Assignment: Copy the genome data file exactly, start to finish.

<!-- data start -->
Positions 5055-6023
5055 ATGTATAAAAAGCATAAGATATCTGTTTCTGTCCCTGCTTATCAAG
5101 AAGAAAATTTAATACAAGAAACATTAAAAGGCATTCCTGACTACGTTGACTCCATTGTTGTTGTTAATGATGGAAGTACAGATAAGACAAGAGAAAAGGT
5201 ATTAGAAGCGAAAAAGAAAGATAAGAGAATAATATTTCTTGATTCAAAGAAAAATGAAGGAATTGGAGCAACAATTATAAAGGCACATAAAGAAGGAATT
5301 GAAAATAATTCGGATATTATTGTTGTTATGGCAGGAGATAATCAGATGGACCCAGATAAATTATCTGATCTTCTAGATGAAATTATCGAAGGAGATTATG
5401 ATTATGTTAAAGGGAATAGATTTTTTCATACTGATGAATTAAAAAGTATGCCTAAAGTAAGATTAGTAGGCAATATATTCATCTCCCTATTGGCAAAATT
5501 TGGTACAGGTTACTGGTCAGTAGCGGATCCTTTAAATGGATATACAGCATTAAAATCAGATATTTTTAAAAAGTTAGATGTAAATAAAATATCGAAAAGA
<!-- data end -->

Positions 5055-6023
5055 ATGTATAAAAAGCATAAGATATCTGTTTCTGTCCCTGCTTATCAAG
5101 AAGAAAATTTAATACAAGAAACATTAAAAGGCATTCCTGACTACGTTGACTCCATTGTTGTTGTTAATGATGGAAGTACAGATAAGACAAGAGAAAAGGT
5201 ATTAGAAGCGAAAAAGAAAGATAAGAGAATAATATTTCTTGATTCAAAGAAAAATGAAGGAATTGGAGCAACAATTATAAAGGCACATAAAGAAGGAATT
5301 GAAAATAATTCGGATATTATTGTTGTTATGGCAGGAGATAATCAGATGGACCCAGATAAATTATCTGATCTTCTAGATGAAATTATCGAAGGAGATTATG
5401 ATTATGTTAAAGGGAATAGATTTTTTCATACTGATGAATTAAAAAGTATGCCTAAAGTAAGATTAGTAGGCAATATATTCATCTCCCTATTGGCAAAATT
5501 TGGTACAGGTTACTGGTCAGTAGCGGATCCTTTAAATGGATATACAGCATTAAAATCAGATATTTTTAAAAAGTTAGATGTAAATAAAATATCGAAAAGA